With three majors in a row and an ever-growing lead atop the ATP rankings, Novak Djokovic is clearly the best man on the tennis circuit right now.
If he can manage to dethrone Rafael Nadal at Roland Garros, there will be serious talk of a ‘calendar grand slam’. This feat was achieved only once in the men’s professional game by Rod Laver a half-century ago.
Heading into the Australian Open, many pundits would have thought ‘whatever you do, don’t get into a long rally with Djokovic’. This is a sound statement given the Serb’s frightening consistency, enviable stamina and Stretch Armstrong-like flexibility.
Unfortunately for the lads on tour, figures show that the 31-year-old rarely lets you last that long as just two swings of his racquet tends to be enough.
Craig O’Shannessy, an ATP stats guru who also works with Djokovic, recently wrote a fascinating piece on the ATP’s site where he highlighted how tennis matches are won at the highest level.
According to Infosys, 70% of rallies in the 2019 Australian Open lasted four shots or fewer. That figure has also been pretty consistent for the past five years in Melbourne. Interestingly, only a 10th of rallies lasted longer than nine shots.
When we think back to that epic 2017 Australian Open final between Federer and Nadal, a moment that stands out is that 26-shot rally for the ages:
It’s magnificent no doubt, but it only happened because the routine failed. Federer’s superhuman defensive skills prevented the Spaniard from winning with his first three strikes.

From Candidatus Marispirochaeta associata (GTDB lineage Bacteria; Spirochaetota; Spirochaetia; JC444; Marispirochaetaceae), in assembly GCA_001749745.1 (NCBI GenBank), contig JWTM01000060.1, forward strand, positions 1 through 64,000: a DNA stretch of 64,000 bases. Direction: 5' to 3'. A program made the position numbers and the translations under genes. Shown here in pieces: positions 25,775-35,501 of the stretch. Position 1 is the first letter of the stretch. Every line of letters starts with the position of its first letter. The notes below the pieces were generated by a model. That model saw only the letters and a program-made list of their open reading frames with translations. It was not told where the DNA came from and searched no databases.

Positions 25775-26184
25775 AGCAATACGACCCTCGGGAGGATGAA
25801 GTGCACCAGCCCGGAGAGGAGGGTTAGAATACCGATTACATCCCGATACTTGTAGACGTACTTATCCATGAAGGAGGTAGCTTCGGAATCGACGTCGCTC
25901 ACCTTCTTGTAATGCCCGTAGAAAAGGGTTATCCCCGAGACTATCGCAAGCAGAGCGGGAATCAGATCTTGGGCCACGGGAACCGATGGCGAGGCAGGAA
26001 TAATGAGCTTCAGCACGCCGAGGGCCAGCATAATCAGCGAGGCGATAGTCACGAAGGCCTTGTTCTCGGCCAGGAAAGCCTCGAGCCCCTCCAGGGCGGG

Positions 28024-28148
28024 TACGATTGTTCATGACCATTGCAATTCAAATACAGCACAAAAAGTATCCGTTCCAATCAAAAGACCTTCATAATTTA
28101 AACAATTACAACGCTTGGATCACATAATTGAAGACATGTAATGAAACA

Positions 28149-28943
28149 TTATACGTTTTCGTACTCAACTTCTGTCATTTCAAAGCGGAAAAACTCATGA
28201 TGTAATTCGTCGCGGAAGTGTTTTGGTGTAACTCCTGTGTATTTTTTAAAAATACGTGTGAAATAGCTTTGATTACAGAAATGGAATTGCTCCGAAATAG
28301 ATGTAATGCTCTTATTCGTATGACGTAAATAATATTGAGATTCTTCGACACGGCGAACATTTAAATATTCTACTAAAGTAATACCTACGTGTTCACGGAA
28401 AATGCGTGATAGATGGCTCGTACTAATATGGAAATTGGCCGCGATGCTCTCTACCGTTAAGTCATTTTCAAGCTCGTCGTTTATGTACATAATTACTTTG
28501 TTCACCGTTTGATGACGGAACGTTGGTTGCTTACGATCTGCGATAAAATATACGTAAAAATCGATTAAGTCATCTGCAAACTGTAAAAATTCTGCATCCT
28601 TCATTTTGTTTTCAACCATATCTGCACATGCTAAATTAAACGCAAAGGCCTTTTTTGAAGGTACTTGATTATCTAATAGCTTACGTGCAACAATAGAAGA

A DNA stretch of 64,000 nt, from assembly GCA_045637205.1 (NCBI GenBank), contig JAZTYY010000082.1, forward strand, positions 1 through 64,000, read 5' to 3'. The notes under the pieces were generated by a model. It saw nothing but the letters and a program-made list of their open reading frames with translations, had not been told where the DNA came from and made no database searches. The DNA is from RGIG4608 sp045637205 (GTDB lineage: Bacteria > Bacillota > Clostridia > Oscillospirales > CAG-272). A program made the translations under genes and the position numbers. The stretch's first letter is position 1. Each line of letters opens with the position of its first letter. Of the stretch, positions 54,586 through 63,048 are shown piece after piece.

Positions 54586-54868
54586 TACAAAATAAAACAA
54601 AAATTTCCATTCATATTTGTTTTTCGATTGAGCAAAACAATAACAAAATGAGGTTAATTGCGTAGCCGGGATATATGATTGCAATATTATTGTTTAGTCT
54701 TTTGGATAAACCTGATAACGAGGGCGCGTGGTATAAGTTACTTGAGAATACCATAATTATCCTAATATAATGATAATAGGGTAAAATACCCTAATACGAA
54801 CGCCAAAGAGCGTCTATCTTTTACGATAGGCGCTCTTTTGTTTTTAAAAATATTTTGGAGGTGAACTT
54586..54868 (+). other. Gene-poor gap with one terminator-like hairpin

The Swiss’ third shot, a loopy forehand of superb depth, pushed Nadal back behind the baseline. The server’s advantage in the rally was gone and we got to enjoy a prolonged exchange of brilliant shots.
Like a gracious tweet from Donald Trump, the rally stood out due to its rarity.
The next time you watch Djokovic, Nadal or Federer, pay attention to their service games and check out the patterns. They are masters of keeping points short, if in slightly different ways.
One outcome they all seek: ‘if the serve comes back, make sure you’re on your forehand!’
Federer loves to swing his serve out wide on the deuce court (right side). With the opponent scrambling back to cover the space, the maestro can either take his forehand down the line or wrongfoot the opponent by whipping it crosscourt. Two shots, next point.
Djokovic also likes the wide serve on the deuce side, but has the added advantage of a devastating double-handed backhand. If the Serb receives a short reply off his serve, he’s not too concerned about which side to strike with given the quality of both strokes. Either way, it’s usually two shots, next point.
As for Nadal, he’s a lefty of course. The ad side (left court) is his best friend. A wide serve opens up the court for the Spaniard and you better believe he will shimmy all the way to the moon to get on that forehand. Again, two shots, next point.
It helps that the trio can each hit every type of serve (flat, slice, topspin) and land the ball in whichever corner they desire more often than not. When you combine the aces, unreturned serves and one-two patterns, it’s no wonder that the top players burst out to 40-0 leads so often.
If we take the case of the world no.1, everyone would acknowledge Djokovic as one of, if not the best, returners of all-time. He is aided immensely though by his ruthless service games.
If he is rattling along on serve, with barely a sniff of an extended rally, imagine how relaxed he feels when it’s time to receive. It’s a scary and untouchable combination right now.
So, are we all off to the court to practice those first two shots? It works pretty well for these guys.